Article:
Budget deficits are evil right? At least that’s the common opinion, which I mostly agree with. However, I read an article today that says that makes an economic argument against that stance (I’ll provide details below).
The first thing you should know is what a budget deficit is. Quite simply, it’s when the government spends more money than it takes in. Each year, the budget deficit is added to the national debt. If there ever would be a surplus (the government takes in more than it spends), it would work toward reducing the national debt. However, the national debt also grows because of the cost of interest. The money that is paid out to holders of US Treasury Securities is the cost of the national debt. While national debt in itself is not a bad thing (you can think of it like a mortgage on your home) if you have the means to some day pay it off, it is a bad thing when deficits continue to grow and the national debt balloons out of control. High debt can lead to inflation, loss of confidence, devaluation of the US dollar, and ultimately much higher tax rates.
Personally, I think the problem with budget deficits is that they continue to grow each year. Imagine if you lived your life like the government – each year spending more money than you earned. Ultimately, it would end in bankruptcy. The same thing could happen for the US government if the trend continues. The problem is that current governmental leaders don’t want to upset the economy by reducing budget deficits, especially when the economy is treading water with a long term housing slump, high unemployment, and a less than vibrant economy.
At the time I write this, the US budget deficit is expected to be $1.5 trillion. That is in one year! It will add that much to the national debt level, which is about $15.8 trillion. That means that in the last year, the budget deficit increased the national debt by 10%! The last few years have been the biggest deficits in history. That’s because tax rates have been kept low and government stimulus spending and spending overall has risen the fastest in history. Politicians feel that the economy is too fragile to either raise taxes or cut spending. However, during the really good years in the 1990s when the dot com bubble sent billions of dollars in tax revenue to the government and nearly eliminated the deficit for one year, the government still failed to make any adjustments to tax rates and spending that would help the debt issue. And in my opinion, this is a cycle that will continue during the next period of prosperity.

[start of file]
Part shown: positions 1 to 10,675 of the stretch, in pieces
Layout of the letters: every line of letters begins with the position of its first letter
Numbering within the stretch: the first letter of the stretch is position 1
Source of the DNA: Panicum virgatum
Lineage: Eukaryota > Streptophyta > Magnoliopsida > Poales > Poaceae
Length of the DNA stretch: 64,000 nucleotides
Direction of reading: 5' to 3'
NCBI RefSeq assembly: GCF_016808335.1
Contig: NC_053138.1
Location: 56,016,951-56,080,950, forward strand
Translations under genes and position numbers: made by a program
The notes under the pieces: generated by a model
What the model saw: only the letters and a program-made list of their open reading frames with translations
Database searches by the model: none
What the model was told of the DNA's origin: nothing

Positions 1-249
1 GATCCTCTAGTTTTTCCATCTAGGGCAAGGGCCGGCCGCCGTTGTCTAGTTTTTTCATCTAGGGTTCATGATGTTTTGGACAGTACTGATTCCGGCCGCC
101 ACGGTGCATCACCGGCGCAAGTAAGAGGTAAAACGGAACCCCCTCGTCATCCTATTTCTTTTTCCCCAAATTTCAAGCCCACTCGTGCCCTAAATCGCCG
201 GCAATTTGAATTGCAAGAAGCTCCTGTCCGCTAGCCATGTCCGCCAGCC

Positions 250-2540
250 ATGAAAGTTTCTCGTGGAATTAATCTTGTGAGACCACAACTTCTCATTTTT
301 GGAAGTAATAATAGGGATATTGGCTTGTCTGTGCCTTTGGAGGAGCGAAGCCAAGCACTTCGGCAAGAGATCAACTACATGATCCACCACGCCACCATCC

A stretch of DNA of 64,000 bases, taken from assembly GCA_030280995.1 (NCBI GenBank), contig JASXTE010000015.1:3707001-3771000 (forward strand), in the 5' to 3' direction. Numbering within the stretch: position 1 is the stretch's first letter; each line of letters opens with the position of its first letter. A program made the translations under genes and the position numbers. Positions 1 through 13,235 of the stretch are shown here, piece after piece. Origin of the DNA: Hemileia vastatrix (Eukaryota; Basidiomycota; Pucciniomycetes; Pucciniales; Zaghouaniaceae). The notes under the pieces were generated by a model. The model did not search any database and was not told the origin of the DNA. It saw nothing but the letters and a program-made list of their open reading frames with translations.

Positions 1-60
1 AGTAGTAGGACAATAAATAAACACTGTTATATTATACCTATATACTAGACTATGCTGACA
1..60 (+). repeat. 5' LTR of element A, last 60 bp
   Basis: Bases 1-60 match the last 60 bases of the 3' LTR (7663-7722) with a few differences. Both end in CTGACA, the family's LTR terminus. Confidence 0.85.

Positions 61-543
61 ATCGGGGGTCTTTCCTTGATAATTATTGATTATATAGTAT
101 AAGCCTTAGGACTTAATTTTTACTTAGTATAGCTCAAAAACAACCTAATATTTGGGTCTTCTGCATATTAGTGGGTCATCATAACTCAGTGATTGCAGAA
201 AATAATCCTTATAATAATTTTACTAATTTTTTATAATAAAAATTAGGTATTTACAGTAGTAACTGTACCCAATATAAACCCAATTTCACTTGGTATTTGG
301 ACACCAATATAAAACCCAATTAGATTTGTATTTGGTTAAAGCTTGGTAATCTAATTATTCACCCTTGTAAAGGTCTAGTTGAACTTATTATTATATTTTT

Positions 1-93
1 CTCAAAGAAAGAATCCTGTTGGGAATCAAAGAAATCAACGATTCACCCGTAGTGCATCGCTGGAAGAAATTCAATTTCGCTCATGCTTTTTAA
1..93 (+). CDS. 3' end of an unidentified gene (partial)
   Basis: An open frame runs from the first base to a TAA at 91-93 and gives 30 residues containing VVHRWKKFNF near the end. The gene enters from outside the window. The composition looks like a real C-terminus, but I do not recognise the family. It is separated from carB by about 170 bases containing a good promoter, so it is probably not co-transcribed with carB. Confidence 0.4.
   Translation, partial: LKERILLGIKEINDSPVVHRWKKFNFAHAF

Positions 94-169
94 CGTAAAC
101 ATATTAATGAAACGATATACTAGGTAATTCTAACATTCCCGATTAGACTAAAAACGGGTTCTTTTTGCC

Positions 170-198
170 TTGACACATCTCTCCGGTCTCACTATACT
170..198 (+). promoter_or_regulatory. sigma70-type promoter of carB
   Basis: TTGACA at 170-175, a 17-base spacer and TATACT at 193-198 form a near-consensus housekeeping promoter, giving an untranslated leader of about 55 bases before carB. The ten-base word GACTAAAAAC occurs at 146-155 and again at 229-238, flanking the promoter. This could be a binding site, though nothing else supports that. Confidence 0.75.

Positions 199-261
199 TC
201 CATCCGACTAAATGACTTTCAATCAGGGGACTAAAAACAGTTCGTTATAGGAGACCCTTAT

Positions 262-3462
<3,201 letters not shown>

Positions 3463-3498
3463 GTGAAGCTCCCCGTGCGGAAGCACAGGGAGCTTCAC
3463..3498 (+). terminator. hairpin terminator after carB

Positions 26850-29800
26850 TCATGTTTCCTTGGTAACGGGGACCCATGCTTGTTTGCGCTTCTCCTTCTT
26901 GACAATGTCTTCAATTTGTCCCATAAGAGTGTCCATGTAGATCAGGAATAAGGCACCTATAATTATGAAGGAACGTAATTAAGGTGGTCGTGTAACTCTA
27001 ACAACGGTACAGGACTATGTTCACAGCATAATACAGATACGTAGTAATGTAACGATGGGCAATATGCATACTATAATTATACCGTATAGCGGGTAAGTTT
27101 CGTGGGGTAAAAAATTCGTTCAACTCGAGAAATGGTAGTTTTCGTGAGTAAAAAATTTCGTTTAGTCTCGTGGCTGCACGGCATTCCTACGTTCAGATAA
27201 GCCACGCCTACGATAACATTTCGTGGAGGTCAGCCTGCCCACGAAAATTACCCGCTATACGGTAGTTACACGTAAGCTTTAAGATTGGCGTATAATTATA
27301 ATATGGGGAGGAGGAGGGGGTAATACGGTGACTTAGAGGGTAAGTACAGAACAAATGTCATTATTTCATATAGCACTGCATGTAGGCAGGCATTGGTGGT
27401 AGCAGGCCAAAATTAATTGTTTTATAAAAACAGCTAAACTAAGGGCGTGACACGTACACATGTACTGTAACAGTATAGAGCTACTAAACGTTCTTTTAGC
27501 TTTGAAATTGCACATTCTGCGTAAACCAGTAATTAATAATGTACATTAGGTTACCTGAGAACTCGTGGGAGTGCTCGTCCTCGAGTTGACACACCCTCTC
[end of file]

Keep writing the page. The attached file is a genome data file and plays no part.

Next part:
Anyway, that’s my summary of the budget deficit and national debt. We currently have over $50,000 in debt per citizen, a burden that is only getting worse each year. I would prefer to pay my share now rather than let it build, but that’s just me. How do others’ feel about the budget deficit?
I read an article this morning about someone that was making a case that budget deficits are a good thing, at least in the short term. Of course the article is by a Democrat politician / professor, but it’s always nice to get an opposing point of view. Here is what she had to say about budget deficits:
Is a decrease in the federal budget deficit good or bad for jobs and growth in the American economy? This deceptively simple question confuses thousands of students who enroll in introductory economics every year, and it will undoubtedly confuse millions of voters this year.
Based on misleading political rhetoric — a naïve assumption that government budgets are like individual or family budgets (and poorly taught economics courses) — most voters believe that a large government deficit is necessarily bad for the economy.
Following this logic, the large spending cuts and tax increases scheduled to occur in January 2013 should be good for the economy because they would sharply reduce the deficit.
But the Congressional Budget Office has just issued a sober warning that these measures, which would reduce the fiscal deficit by about 5 percent of gross domestic product between 2012 and 2013, are likely to throw the economy back into recession….
The rest of this article can be found at Today’s Economist: Laura D’Andrea Tyson: Confusion About the Deficit.
Personally, I think both sides of the government need to make some concessions. I’m not for raising taxes, but right now they seem a little bit lower than they should be. Also, the government really needs to stop spending more money. Each year, they have built in increases in their budget. Something referred to as baseline budgeting. Until they can at least stop increasing spending so much each year, things are only going to get worse.
That’s our opinion on the federal budget deficit. Feel free to share your opinion on this topic below.